News in South Africa 26th April:

1. Covid vaccine rollout continues:

The Johnson & Johnson Sisonke vaccination programme will resume this Wednesday.

Covid vaccine rollout continues
Image taken by: Alena Shekhovtcova

In the US it was found that 6 women, out of 6 million people given the shot, developed blood clotting as a side-effect. This led to a pause of the vaccine in the US, UK and South Africa.

However, having not found any case of blood clotting in South Africa, the vaccine has been cleared for use once again. South Africa has secured millions of J&J doses.

Health authorities say there is a one in a million chance of getting clotting disorders.

Phase one of the vaccination programme, aimed at health workers, is expected to end on 16 May. Those taking part will be required to give consent again.

Authorities have recommended that pregnant and lactating women be excluded.

2. Strikes highly likely:

Government employees were told to prepare for industrial action after a public sector union declared a deadlock in wage negotiations with the state.

The Public Servants Association, which represents more than 235,000 civil servants, said on Saturday that a revised wage proposal by the government is “absurd and amounts to nothing more than shifting funds.”

The state revised its offer using money allocated for pay progression, resettlement costs and daily allowances to fund a cost-of-living adjustment, it said. The union said it would not agree to reduce benefits for public servants and advised its members to prepare for industrial action.

Those targets hinge on the government freezing public-sector salaries over the next three years, with the government proposing a “significant moderation” in spending on wages.

Treasury insists there is no more money, and the best possible offer is on the table.

3. Water treatment shocking:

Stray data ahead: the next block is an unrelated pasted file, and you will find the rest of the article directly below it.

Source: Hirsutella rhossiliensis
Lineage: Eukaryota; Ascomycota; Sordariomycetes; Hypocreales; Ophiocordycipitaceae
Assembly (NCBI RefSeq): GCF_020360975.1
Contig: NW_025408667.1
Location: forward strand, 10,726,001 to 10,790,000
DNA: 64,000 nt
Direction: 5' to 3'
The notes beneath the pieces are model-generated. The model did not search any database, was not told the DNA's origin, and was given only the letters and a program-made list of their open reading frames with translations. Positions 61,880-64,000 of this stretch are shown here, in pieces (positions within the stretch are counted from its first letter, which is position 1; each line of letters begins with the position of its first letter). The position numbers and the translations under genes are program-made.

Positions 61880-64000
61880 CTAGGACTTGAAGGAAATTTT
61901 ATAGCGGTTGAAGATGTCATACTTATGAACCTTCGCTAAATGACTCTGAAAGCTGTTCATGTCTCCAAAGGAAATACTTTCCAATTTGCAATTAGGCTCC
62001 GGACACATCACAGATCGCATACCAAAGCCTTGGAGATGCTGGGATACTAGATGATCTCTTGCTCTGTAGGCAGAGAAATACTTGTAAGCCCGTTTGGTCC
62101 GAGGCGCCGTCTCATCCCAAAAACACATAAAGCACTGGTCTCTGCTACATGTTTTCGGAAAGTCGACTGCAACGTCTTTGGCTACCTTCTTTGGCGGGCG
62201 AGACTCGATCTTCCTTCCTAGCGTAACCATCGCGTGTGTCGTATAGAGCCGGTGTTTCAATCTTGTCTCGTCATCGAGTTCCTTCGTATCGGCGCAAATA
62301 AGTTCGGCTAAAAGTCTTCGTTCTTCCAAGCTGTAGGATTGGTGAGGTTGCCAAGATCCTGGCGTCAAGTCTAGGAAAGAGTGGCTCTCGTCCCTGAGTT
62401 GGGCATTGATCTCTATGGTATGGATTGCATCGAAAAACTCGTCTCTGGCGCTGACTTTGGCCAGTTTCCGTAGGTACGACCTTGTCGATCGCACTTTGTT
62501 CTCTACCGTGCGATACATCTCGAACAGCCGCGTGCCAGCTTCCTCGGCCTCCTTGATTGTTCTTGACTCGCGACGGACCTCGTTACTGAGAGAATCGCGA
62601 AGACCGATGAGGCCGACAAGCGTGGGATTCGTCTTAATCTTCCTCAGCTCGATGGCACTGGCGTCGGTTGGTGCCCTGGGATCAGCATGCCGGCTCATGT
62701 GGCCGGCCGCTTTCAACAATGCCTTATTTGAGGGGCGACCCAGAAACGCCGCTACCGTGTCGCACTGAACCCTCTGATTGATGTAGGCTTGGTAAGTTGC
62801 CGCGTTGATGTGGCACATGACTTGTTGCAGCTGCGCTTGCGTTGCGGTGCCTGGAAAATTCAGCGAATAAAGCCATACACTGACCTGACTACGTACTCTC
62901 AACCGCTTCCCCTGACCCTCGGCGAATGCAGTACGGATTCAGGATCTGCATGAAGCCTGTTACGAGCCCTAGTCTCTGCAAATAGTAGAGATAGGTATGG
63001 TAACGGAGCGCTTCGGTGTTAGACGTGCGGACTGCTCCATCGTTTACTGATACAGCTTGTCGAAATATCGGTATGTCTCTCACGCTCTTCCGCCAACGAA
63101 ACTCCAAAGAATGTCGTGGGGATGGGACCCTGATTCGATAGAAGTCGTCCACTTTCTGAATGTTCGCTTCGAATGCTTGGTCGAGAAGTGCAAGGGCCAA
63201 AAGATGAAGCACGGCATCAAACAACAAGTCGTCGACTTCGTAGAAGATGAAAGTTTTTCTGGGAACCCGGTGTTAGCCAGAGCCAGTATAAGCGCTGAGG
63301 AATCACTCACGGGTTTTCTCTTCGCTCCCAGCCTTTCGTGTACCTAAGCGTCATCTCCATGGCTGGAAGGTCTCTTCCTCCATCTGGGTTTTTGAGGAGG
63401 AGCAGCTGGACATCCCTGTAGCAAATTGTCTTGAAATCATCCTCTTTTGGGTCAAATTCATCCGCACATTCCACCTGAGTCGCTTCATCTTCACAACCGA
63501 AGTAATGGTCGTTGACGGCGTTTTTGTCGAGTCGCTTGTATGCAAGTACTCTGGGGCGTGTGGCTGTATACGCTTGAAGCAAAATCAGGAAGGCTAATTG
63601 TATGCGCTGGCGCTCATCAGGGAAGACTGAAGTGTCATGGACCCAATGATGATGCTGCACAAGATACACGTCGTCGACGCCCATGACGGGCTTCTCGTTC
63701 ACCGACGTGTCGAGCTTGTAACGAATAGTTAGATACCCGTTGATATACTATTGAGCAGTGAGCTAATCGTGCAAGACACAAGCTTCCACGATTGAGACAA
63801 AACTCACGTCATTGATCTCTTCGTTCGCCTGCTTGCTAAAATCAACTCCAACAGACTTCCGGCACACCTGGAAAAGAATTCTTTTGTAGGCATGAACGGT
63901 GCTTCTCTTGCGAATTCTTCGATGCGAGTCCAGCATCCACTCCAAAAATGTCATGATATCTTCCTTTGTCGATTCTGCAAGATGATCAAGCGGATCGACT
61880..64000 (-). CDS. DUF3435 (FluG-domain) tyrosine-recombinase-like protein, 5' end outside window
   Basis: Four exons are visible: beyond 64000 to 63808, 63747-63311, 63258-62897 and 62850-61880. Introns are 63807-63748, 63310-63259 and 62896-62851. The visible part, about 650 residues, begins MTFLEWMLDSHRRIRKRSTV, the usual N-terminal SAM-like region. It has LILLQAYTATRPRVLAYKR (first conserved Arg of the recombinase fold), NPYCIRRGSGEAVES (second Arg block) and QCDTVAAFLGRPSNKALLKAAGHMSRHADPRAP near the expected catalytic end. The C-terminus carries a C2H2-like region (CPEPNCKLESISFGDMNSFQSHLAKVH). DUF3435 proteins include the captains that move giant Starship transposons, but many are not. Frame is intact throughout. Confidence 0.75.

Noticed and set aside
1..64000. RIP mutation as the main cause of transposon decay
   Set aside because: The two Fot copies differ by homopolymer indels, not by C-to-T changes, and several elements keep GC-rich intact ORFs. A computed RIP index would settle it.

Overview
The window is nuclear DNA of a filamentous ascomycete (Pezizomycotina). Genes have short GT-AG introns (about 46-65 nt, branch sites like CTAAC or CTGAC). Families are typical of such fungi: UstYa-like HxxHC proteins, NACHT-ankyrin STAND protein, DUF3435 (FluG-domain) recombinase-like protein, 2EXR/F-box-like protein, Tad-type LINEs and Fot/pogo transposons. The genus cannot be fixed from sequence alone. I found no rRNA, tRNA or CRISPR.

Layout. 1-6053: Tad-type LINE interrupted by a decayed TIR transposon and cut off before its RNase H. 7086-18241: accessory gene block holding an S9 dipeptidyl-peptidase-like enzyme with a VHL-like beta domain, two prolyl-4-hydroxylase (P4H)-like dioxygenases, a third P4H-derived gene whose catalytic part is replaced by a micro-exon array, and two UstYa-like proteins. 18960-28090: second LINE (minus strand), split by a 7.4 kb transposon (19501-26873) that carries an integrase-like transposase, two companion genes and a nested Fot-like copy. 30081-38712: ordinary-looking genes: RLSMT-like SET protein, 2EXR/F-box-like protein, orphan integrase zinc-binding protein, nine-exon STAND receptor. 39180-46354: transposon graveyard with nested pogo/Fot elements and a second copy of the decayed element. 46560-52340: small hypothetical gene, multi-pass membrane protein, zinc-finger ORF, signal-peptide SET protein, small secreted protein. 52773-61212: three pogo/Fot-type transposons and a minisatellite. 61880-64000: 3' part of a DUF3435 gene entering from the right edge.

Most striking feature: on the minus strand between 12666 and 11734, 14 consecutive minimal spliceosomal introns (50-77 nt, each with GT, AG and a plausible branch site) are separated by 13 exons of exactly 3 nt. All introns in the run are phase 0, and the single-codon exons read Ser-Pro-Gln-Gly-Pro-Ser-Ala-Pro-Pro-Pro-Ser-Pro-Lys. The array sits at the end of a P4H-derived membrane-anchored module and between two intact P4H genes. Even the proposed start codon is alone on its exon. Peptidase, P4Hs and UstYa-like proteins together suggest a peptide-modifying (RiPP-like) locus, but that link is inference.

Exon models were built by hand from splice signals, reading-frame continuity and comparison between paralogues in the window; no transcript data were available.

Billions of litres of poorly treated or untreated sewage, industrial and pharmaceutical wastewater are spewed into our rivers and oceans. By the government’s own admission, 56% of the country’s 1,150 treatment plants are ‘in poor or in critical condition’.

But further investigation reveals further that 75% of 910 municipality-run wastewater treatment works achieved less than 50% compliance to minimum effluent standards last year.

Millions of people across South Africa face the health, economic and recreational effects of wastewater pollution caused by a nationwide sewage treatment and disposal crisis.

Daily, billions of litres of sewage spill across streets and gutters.

But this is only one aspect of the massive health and environmental issues the country faces: more than half of the country’s wastewater plants that are meant to treat sewage before releasing it back into the environment are failing. A worrying number are “in a state of decay”.

It’s almost impossible to obtain a full picture of sewer network failures in South Africa’s cities and the towns – this would require approaching 234 municipalities individually for information. Not all record the number of reported sewage spillages; Cape Town is a rare exception.

4. Mango might not pay salaries:

State-owned low-cost airline Mango is unlikely to be able to pay the salaries of its 500 or so employees from May as it battles to stay afloat.

The department of public enterprises said at the weekend that it is in discussions with the Mango board and the interim board of parent company SAA about repositioning the national carrier’s subsidiaries in light of delayed government funding.

5. 50% of RAF goes to victims:

The Road Accident Fund (RAF), which compensates injured motorists, passengers, and pedestrians, is in deep financial trouble. The state insurer blames its predicament on exorbitant administrative costs – particularly legal fees – and says that for every rand collected through the fuel levy, claimants only receive 45 cents.

That comes to 93 cents out of the R2.07 consumers pay on every litre of petrol and diesel in a ring-fenced RAF tax.

Detail of the fund’s position came in response to an extraordinary order granted by the high court earlier this month, which suspends – until the end of April – all writs of execution and attachments against the RAF’s essential assets.

The court also ordered the RAF to clear it’s backlog of unpaid claims – older than 180 days – before 30 April. Recent claims not older than 180 days have been suspended from 1 May 2021 until 12 September 2021, to allow the RAF time to improve its operational standing.

The RAF received more than 100,000 new claims in the 2019/2020 financial year. Approximately 46,000 claims remain unsettled after five years, with outstanding payments nearing R50 billion. By March 2020, the RAF’s deficit had ballooned to R322 billion.

The situation has been described as unsustainable by both transport minister Fikile Mbalula and Letsoalo.


All information sourced from articles posted by: BusinessTech, Business Insider, ENCA, Fin24, Daily Maverick, and Business Live.

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